Bristol Ferment is the community of theatre-makers from Bristol and the South West that Bristol Old Vic supports and helps to develop exciting and adventurous new work. Twice a year, we can get a glimpse behind the scenes of the artistic process during Ferment Fortnight, when work in progress is performed and discussed directly with the audience.
The current Ferment Fortnight runs until 31 January, so there’s still time to check it out for yourself.
The Stillness of the Storm That Never Came at All
by Clerke and Joy
Bristol Old Vic, Friday 24 January 2014
I arrived in the Studio Theatre to the powerful smell of garam masala, coming from a large pool of it spread on the theatre floor. Josephine Joy created sound effects using a laptop, a microphone and an array of electrical goods, while Rachael Clerke delivered a monologue about an Indian girl who has just moved to Mumbai after studying abroad in London. The sounds were a combination of traffic, voices, weather and domestic appliances, occasionally ratcheted up so that they threatened to drown out the monologue. Combined with the spice smell this gave a powerful sense of place to the story, especially considering there were no visual cues to place it anywhere particular. The story is currently only a snippet but it was absorbing and well written, and I definitely felt that a whole character had been created in this brief snatch of a play.
After the performance we had a Q&A in which Clerke and Joy explained the roots of the show and where they hope to take it (as well as encouraging lots of feedback, which is after all the whole point of Ferment Fortnight). Their plan is to write three monologues for three actors, each set in a different city. They will have a musician or DJ on stage and do a lot of their scene-setting with soundscapes. They have themes they want to explore but no firm story as yet. (To be fair, I should mention that they have only been writing this for a few days, having not long been back in the UK after spending three weeks in Mumbai running theatre workshops and developing the concept for this show.) Their themes include weather, feminism, decline in industry, reclaimed land, migration and oral storytelling – which is quite an eclectic bag, yet I can see it working. All of those are already present to some extent and the choice of the other two cities (one of which is likely to be Belfast, but the third is completely unknown right now) will no doubt both be informed by and have an effect on that list of themes.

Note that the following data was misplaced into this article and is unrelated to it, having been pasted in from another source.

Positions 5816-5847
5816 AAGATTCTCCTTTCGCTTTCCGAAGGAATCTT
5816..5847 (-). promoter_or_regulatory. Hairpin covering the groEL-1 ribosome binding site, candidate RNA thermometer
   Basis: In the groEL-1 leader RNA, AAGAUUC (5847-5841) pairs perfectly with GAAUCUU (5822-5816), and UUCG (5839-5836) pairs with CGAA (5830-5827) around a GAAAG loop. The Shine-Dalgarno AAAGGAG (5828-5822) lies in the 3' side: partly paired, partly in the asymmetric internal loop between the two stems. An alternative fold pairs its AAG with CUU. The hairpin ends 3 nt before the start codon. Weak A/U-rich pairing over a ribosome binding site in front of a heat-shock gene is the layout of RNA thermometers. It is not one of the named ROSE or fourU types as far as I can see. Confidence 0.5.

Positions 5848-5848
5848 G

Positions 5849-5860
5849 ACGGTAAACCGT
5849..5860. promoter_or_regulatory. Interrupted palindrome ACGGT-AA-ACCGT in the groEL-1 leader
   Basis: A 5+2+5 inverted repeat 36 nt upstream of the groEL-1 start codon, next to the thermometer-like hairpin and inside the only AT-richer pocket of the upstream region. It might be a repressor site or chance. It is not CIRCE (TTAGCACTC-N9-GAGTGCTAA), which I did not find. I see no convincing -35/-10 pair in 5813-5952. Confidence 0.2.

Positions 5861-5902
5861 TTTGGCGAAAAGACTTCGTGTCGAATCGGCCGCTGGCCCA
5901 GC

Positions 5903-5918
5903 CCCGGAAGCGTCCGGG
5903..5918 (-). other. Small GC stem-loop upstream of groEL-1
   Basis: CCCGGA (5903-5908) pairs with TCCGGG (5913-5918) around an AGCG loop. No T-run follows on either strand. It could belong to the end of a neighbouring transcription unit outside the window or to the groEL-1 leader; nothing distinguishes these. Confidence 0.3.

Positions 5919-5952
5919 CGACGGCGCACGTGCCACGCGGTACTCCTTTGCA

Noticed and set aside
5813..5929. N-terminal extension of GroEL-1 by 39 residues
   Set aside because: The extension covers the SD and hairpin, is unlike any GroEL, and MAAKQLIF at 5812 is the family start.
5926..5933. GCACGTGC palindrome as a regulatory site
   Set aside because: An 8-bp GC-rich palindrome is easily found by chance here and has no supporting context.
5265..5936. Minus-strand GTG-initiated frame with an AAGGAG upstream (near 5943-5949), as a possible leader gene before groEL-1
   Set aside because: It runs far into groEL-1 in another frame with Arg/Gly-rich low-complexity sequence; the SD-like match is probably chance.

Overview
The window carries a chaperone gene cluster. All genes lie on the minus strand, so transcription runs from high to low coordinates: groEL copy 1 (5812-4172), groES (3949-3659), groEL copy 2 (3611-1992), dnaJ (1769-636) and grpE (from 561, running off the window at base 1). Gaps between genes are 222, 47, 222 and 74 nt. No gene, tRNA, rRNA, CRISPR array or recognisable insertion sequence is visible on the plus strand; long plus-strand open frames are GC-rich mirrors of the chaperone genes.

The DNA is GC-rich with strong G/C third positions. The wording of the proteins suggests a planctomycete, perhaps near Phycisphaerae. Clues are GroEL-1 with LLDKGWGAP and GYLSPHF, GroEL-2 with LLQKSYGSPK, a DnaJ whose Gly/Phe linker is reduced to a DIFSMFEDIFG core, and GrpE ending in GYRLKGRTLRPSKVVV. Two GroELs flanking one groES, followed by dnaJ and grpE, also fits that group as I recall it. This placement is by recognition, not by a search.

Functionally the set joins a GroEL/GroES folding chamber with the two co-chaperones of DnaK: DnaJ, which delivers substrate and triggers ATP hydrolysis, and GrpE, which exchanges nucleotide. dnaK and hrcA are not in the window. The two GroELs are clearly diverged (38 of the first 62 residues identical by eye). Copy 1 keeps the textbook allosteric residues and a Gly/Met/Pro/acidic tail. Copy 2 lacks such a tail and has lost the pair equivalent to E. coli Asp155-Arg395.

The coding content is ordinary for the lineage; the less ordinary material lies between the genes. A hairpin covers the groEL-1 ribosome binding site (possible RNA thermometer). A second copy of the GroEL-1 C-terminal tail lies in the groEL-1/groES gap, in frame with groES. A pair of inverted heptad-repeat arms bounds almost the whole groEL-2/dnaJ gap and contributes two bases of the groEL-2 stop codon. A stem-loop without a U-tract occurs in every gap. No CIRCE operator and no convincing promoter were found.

The monologue text came from the workshops and some other conversations that Clerke and Joy held in Mumbai. I thought they demonstrated a gift for picking out the thoughts and observations that got to the heart of what this one lonely girl’s experience of Mumbai would be like. This play has the potential to turn into a really fascinating glimpse of some very different locations and lives.
I loved this opportunity to see something so raw and new, something unformed but brimming with potential. I’ll definitely be checking out future Ferment performances.
Disclaimer: A free ticket was kindly supplied to me by the theatre in return for contributing a review to Theatre Bristol Writers.